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Article: Spinal fusion
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'''Spinal fusion''', also known as ''spondylodesis'' or ''spondylosyndesis'', is a [[Orthopedic surgery|surgical technique]] used to join two or more [[vertebrae]]. Supplementary bone tissue, either from the patient (autograft) or a donor ([[allograft]]), is used in conjunction with the body's natural bone growth ([[osteoblast]]ic) processes to fuse the vertebrae.
 
'''Spinal fusion''', also known as ''spondylodesis'' or ''spondylosyndesis'', is a [[Orthopedic surgery|surgical technique]] used to join two or more [[vertebrae]]. Supplementary bone tissue, either from the patient (autograft) or a donor ([[allograft]]), is used in conjunction with the body's natural bone growth ([[osteoblast]]ic) processes to fuse the vertebrae.
   
Fusing of the spine is used primarily to eliminate the pain caused by abnormal motion of the vertebrae by immobilizing the faulty vertebrae themselves, which is usually caused by degenerative conditions. However, spinal fusion is also the preferred way to treat most spinal deformities, specifically [[scoliosis]] and [[kyphosis]].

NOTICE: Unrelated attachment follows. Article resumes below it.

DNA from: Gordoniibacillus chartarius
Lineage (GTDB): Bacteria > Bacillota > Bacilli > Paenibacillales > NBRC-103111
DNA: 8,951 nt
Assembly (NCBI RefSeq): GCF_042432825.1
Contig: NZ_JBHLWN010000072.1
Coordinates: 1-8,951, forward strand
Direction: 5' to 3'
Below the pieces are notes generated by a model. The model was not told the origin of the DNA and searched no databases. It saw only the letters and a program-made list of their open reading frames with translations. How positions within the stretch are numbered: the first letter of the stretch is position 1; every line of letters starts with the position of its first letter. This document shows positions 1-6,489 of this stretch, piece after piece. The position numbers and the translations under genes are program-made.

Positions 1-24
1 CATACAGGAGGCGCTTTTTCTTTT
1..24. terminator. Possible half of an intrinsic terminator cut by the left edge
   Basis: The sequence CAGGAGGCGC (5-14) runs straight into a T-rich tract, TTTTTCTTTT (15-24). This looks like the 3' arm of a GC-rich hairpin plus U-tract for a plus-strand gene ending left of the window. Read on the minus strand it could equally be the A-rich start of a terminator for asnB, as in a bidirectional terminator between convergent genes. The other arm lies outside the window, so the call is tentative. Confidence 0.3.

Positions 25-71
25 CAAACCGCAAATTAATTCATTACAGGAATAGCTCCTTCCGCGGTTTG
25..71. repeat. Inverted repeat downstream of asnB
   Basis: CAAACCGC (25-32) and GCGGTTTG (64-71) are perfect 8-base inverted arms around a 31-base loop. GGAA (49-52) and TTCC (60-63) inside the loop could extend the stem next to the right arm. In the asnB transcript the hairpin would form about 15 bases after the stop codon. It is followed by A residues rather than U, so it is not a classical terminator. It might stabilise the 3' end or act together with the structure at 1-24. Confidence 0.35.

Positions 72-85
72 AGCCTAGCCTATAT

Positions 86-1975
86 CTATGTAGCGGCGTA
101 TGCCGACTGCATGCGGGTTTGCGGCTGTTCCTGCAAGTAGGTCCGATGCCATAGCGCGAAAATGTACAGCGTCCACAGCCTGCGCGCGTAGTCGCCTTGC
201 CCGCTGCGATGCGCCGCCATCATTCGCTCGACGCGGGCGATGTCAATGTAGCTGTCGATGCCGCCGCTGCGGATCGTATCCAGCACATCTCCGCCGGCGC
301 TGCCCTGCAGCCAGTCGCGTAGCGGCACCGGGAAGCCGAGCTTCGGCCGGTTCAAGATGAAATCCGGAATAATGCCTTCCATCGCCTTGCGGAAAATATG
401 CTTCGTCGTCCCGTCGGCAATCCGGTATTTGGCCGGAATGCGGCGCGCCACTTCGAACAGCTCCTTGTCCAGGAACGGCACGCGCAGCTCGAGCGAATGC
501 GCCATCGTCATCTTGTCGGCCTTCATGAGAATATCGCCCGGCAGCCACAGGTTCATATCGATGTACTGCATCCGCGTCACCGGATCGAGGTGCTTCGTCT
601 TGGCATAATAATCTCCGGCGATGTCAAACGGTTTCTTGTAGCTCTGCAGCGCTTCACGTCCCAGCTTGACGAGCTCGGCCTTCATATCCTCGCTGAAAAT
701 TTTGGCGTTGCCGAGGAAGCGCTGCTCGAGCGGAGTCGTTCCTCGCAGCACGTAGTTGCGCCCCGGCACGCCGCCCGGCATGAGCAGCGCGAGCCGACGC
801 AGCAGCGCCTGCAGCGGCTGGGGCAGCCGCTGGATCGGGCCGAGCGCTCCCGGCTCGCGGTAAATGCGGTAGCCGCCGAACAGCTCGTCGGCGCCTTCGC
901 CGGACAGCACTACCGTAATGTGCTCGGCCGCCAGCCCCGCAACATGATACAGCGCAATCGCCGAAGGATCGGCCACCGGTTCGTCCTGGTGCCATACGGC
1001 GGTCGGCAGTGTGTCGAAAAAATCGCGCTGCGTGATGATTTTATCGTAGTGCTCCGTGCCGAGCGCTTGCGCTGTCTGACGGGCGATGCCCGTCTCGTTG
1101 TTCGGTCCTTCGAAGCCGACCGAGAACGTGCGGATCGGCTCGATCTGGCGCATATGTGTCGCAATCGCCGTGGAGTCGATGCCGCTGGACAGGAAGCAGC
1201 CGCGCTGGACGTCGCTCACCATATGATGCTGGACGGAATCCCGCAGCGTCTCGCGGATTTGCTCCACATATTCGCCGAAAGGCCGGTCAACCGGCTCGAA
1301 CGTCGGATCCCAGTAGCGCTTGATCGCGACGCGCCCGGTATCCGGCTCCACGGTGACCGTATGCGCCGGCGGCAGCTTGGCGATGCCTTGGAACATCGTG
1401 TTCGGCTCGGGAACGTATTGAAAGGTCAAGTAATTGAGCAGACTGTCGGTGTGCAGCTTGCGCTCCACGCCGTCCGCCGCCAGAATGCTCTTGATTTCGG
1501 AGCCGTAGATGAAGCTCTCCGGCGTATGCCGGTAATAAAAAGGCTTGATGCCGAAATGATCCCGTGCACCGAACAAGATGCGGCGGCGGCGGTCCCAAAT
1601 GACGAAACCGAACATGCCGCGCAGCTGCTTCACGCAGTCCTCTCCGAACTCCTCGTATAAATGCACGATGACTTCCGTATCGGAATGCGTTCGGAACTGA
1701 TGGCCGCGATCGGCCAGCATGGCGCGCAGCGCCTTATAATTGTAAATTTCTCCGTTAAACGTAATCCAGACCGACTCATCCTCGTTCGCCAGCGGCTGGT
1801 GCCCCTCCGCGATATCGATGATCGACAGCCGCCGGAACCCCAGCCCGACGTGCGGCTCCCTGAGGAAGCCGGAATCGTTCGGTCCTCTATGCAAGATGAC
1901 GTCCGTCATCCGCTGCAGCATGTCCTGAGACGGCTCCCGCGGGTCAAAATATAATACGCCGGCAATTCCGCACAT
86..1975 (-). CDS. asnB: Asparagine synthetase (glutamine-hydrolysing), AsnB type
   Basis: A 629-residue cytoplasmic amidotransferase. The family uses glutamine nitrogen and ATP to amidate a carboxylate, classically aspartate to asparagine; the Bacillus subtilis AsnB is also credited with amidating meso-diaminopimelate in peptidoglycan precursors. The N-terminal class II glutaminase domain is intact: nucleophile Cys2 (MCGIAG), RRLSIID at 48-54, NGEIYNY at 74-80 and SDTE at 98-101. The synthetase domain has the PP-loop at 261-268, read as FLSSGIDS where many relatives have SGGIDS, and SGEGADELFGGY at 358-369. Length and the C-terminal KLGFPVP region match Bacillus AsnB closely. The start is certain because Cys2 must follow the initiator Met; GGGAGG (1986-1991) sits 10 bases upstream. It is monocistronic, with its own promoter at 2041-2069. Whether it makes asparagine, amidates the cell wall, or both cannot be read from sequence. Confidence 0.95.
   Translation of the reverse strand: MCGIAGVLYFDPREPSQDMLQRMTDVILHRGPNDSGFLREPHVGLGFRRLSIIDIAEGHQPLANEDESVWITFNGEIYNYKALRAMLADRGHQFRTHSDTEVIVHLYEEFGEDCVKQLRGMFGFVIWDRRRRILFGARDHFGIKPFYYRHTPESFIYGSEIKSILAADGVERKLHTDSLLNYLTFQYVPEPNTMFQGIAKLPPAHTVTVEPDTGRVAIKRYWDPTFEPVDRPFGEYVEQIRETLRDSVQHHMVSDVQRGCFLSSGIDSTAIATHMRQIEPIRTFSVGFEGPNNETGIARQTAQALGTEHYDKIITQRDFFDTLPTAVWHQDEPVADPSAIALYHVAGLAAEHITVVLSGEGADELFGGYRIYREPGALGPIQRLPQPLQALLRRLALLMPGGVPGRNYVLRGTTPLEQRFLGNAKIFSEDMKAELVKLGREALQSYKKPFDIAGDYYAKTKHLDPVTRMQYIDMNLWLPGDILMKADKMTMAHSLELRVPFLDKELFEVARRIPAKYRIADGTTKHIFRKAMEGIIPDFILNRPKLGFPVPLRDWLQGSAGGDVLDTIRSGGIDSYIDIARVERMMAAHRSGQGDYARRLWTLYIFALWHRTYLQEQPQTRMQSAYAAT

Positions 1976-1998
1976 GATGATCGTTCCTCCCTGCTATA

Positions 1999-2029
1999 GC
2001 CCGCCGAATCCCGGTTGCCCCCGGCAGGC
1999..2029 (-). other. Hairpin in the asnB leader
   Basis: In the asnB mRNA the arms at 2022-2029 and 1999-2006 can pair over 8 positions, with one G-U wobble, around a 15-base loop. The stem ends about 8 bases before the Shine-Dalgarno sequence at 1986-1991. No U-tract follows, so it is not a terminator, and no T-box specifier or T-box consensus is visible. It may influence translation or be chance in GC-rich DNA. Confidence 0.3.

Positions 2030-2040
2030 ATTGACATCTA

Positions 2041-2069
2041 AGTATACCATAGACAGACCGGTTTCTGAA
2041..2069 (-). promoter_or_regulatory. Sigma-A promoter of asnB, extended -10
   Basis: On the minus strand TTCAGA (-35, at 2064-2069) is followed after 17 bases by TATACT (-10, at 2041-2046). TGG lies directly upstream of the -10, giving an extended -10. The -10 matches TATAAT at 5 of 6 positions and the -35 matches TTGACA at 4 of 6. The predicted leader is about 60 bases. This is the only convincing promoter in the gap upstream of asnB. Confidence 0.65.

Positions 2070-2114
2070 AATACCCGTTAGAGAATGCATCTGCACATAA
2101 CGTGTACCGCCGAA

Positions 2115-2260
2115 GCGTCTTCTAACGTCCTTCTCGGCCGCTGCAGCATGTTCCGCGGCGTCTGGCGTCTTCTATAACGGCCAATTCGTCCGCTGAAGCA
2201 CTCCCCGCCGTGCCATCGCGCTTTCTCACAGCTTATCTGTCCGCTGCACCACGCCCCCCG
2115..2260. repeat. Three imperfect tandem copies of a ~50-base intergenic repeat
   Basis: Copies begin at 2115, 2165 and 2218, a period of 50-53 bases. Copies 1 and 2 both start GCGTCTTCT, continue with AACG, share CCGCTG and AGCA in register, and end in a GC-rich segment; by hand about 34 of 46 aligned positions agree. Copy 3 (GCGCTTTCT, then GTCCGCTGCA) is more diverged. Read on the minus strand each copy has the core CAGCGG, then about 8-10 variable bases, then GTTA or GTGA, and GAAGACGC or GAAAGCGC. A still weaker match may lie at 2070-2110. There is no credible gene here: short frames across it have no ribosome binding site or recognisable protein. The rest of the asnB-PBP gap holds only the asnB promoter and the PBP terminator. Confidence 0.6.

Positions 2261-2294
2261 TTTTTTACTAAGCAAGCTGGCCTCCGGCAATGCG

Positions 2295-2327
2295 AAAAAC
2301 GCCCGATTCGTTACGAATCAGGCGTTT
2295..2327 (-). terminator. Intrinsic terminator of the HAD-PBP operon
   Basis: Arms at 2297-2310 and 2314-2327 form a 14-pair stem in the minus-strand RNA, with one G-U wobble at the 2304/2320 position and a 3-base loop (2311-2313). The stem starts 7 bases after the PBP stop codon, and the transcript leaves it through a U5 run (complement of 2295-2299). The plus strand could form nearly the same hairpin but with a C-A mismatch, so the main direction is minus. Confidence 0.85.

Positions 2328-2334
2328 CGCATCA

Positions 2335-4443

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o the preferred way to treat most spinal deformities, specifically [[scoliosis]] and [[kyphosis]].
   
 
==Medical uses==
 
==Medical uses==
Spinal fusion is done most commonly in the [[lumbar]] region of the [[vertebral column|spine]], but it is also used to treat [[cervical vertebrae|cervical]] and [[thoracic vertebrae|thoracic]] problems. The indications for lumbar spinal fusion are controversial.<ref>{{cite book|title=Occupational Medicine Practice Guidelines|publisher=American College of Occupational and Environmental Medicine|edition=2|year=2007|page=210|chapter=Low Back Disorders (revised 2007)}}</ref> People rarely have problems with the thoracic spine because there is little normal motion in the thoracic spine. Spinal fusion in the thoracic region is most often associated with spinal deformities, such as [[scoliosis]] and [[kyphosis]].
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Spinal fusion is done most commonly in the [[lumbar]] region of the [[vertebral column|spine]], but it is also used to treat [[cervical vertebrae|cervical]] and [[thoracic vertebrae|thorms with the thoracic spine because there is little normal motion in the thoracic spine. Spinal fusion in the thoracic region is most often associated with spinal deformities, such as [[scoliosis]] and [[kyphosis]].